“Be Grateful to Everyone” is such a positive admonition. Kongtrul, in his older version of these slogans, renders it as “Contemplate the great kindness of all.”

This is part of the ‘poison as medicine’ theme, or Transformation of Bad Circumstances as it’s called in Trungpa’s rendering. In this theme, the idea is that all the people and events of our lives are things to be thankful for because they are what provide us with the opportunity to practice, to follow the path, which means the opportunity to get beyond self.

Without all these apparent ‘obstacles’ in our lives, there is no path, no way to proceed on the project of developing patience and compassion, ways to transcend our normal ego-centered, reactive approach to everything. The contemplation of just how indebted we are to the others around us becomes a major part of each meditation, as well as an important piece of the mindfulness that helps us to get through the day without stressing ourselves and the others around us.

Becoming able to actually feel gratitude to someone who has hurt you or caused difficulty for you, intentionally or not, is a great transition in life. It’s not easy and it doesn’t happen in a short time, but with patience, it will come. It just takes ‘practice!’

This Lojong slogan is very close to the Christian idea of “Praise God in all things” as well as the Chinese notion of ‘disaster as opportunity’.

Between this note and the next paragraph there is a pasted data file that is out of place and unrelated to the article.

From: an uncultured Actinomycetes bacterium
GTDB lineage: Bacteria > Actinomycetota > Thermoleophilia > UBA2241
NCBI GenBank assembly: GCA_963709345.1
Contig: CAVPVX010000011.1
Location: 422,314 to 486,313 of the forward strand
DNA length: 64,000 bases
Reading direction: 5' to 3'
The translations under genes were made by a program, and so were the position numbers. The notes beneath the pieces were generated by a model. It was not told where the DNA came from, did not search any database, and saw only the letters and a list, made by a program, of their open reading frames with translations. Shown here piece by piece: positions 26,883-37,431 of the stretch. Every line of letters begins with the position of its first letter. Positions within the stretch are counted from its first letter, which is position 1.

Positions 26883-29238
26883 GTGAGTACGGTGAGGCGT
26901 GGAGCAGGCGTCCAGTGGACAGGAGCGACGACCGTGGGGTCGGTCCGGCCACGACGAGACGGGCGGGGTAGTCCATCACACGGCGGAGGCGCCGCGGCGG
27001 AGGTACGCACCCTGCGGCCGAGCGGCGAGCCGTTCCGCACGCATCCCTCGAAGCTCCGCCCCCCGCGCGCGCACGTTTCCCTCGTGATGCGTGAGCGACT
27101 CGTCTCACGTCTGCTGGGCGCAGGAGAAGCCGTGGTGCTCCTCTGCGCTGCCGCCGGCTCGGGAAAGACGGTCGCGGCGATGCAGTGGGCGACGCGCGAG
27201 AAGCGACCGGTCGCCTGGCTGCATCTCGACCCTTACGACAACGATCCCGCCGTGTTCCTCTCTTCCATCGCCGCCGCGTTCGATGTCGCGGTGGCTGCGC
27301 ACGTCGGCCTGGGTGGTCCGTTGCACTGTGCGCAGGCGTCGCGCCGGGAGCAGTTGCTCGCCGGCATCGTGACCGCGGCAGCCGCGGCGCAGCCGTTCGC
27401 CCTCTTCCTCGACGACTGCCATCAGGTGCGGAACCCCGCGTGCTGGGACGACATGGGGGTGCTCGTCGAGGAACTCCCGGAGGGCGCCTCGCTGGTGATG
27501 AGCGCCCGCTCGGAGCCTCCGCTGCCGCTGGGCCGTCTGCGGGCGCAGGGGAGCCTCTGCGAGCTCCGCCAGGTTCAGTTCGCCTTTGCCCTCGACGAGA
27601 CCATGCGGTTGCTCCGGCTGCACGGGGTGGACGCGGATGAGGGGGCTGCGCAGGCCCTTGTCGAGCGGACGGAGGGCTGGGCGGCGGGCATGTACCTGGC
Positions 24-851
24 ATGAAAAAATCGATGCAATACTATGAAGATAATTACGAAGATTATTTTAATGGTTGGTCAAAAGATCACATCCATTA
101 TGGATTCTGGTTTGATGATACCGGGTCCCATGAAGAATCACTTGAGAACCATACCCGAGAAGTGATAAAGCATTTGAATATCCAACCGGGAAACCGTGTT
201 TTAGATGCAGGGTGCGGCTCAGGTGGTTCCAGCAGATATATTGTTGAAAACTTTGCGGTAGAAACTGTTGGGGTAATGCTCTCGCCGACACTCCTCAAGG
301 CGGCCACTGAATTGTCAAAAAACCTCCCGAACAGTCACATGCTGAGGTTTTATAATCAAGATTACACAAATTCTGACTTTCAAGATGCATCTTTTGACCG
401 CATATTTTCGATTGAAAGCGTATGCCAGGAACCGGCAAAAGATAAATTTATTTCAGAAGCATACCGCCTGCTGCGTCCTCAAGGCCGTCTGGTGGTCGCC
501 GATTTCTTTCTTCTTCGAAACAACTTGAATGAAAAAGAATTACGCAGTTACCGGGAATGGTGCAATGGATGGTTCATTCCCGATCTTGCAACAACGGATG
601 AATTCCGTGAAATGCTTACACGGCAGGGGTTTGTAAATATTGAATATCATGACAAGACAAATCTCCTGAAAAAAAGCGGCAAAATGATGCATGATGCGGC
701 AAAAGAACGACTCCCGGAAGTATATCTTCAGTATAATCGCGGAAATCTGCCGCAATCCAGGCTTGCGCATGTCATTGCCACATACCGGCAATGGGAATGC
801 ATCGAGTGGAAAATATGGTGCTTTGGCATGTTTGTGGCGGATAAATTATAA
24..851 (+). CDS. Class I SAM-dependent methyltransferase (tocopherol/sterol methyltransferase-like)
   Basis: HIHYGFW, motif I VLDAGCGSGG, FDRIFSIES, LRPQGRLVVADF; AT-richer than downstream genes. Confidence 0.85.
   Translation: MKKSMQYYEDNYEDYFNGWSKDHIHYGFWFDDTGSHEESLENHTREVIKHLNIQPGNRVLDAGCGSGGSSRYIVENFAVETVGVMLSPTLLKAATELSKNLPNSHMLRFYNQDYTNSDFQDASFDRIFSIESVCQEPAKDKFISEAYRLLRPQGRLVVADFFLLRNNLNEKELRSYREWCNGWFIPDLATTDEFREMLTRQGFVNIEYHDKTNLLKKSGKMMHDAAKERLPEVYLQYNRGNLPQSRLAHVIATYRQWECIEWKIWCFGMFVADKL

Shame vs. love

“I think we will be much more powerful as activists if we can create conditions for the perpetrators of injustice to feel safe in seeing the truth Rather than taking an attitude of, “You are an ignorant and morally inferior person who needs to be shamed and corrected,” we could take an attitude of, “I know you, like I, are a caring and intelligent person. Here is some information to help you act more deeply on that care.”

–Charles Eisenstein

Charles Eisenstein tells a personal story with some interesting & insightful implications in a recent blog post. He was confronted by the police for taking his kids out onto a frozen river and charged with “disorderly conduct.” He points out the social meaning of this charge as part of the whole process of intimidating us into following social norms, and describes the process of humiliation and shaming that goes on in much of our society’s normative behavior, from child-rearing and schooling to punishment of criminals.

He says this shaming is really counter-productive, because it can drive people to express negative feelings in even more harmful ways as well as force them into defensive ideologies that justify their negative attitudes and behaviors. A much more effective approach is to establish commonality with people and help them to acknowledge their mistakes, as suggested in quote (above) from the article.

This reminds me of the truth embedded in Lojong #12, “Drive all blames into one,” which recommends that one accept the blame for anything that happens, because by accepting the blame on yourself, you open up space for the other persons involved to see and admit to their own culpability in the situation.

Charles says further, “…if we believe in the fundamental dignity of all people – then the problem is not only that we use the tools of shame, humiliation, and punishment for the wrong ends; the means itself is wrong, and it is inseparable from the end of domination and control.”

Discarding shame and punishment in favor of acceptance and true communication is the action of love. It can only come when we discover within ourselves that deep connection with the other that arises with dissolving the boundaries of self.